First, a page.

By: Thérèse Bermpohl
Director, Office for Family Life
Along with Bishop Loverde and two colleagues, I attended a conference this past April that highlighted the horrors of pornography. It was sponsored in part by the Religious Alliance Against Pornography (RAAP) and was entitled “Convergence: Uniting Leaders to Combat Sexual Exploitation in the Mobile Age.”
Unfortunately, we will be hearing more about this issue in the years to come because it’s not only destroying the lives of men and women, it is reaching into the heart of the family and snatching the innocence away from our children.
Children can be attacked at home via the internet, at school, at a friend’s house, on the playground, or even on the school bus. My sister is an elementary school principal and she is appalled by the amount of inappropriate images that make it to her office on an almost-weekly basis. On multiple occasions, I’ve heard her tell her grown daughter, mother of three, “Please don’t let my grandchildren ever ride a bus to school. You wouldn’t believe the conversations and actions that take place on the school bus.”
Our children are so vulnerable; they don’t go looking for pornography, it comes to them. On average, the first “hit” comes by about age 8. Tragically, pornography is forming our children with a completely distorted view of human sexuality. The daunting task for parents to restore a proper understanding of sexuality becomes monumental.
But, of course, children are not the only ones at risk, and while the secular world clings to its mantra that, “a little pornography never hurt anyone,” the truth is that pornography hurts all involved – children and adults alike! The more widespread the use of pornography becomes, the more the supply must increase to fill the twisted desires of its users. The enormity of the problem is staggering. It’s hard to know where to begin to combat this type of evil that enslaves both the user and the used.
I spent the two weeks after the conference pondering the demand for pornography, prostituted children and sex trafficking, deeply affected by the inhumanity of it all. It wasn’t until the Easter Vigil during the Exsultet, that the fog began to lift and I was reminded that even the ugliest of sin can be washed away through the saving power of Jesus Christ:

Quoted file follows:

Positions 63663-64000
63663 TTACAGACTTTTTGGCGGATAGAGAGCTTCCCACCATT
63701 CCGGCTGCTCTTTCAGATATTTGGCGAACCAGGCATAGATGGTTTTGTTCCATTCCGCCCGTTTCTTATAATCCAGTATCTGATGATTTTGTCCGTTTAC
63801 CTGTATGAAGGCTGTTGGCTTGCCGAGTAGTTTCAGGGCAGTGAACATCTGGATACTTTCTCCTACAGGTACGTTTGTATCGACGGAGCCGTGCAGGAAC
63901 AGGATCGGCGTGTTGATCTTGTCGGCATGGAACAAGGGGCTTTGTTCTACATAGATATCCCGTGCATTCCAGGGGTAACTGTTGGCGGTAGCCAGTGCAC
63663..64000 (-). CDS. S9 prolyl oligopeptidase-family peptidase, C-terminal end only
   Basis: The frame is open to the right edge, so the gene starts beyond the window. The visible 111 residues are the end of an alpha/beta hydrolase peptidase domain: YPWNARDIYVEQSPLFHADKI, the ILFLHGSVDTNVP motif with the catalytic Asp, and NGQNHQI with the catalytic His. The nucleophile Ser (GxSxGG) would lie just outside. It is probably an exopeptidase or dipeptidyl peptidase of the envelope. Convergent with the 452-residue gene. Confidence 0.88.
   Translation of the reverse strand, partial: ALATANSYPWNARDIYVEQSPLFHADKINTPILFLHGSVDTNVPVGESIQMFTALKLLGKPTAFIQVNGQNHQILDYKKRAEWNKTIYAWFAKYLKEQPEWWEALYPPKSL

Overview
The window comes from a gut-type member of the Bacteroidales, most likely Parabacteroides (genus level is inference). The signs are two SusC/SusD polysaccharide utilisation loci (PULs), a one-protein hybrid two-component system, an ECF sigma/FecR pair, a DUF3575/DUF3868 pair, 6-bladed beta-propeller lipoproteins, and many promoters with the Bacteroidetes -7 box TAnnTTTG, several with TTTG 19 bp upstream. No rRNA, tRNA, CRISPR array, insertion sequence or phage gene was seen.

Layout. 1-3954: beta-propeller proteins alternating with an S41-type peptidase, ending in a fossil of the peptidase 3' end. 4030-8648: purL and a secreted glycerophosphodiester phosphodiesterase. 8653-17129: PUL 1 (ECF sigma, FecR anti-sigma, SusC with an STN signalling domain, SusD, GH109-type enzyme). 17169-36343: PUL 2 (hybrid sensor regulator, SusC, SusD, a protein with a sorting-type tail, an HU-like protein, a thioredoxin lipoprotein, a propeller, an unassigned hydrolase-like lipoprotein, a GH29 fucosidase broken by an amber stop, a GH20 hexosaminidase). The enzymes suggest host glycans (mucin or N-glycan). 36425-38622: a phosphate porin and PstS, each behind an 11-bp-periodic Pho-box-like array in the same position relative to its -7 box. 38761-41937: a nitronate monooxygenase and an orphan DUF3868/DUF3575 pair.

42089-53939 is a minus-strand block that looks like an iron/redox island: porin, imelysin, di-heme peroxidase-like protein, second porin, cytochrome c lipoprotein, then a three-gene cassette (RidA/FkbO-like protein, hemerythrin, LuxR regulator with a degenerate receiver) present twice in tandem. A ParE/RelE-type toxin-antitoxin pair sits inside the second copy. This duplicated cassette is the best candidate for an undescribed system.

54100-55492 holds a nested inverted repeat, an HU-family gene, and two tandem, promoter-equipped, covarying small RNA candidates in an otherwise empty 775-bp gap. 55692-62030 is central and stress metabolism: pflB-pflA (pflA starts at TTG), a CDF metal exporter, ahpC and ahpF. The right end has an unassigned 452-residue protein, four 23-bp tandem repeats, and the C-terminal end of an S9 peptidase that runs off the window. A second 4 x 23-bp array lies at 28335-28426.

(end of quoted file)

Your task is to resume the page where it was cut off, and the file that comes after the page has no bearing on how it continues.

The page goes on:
“This is the night
when Christians everywhere,
washed clean of sin
and freed from all defilement,
are restored to grace…
and grow together in holiness.
The power of this holy night
dispels all evil, washes guilt away,
restores lost innocence…”
We have lost our innocence through sin and perversion of all kinds, but the Good News is we have been restored in Jesus Christ. We no longer have to suffer, but can rather avail ourselves of His grace that frees us from the chains of all addictions. We have been given the Sacraments of Reconciliation and the Eucharist to open the doors to healing. Also, there are practical supports such as psychologists, counselors, support groups and on-line services that can help rid the suffering of every kind of disfiguring addiction.
As for our children: Until we change the hearts of the adults, our children will always be at risk, but we can minimize those risks by researching the issue and staying informed. Parents, get the facts. Learn about every single electronic gadget (from cell phones to the Xbox) you hand to your children and their capability to access pornographic material. Research internet filters that will bar this material from being available in your home.
Pornography has become a widespread disease in our culture, but you can start to eliminate it by finding practical tips to protect yourself and your family.
Check out these sites for more information:
For child protection visit: http://www.covenanteyes.com/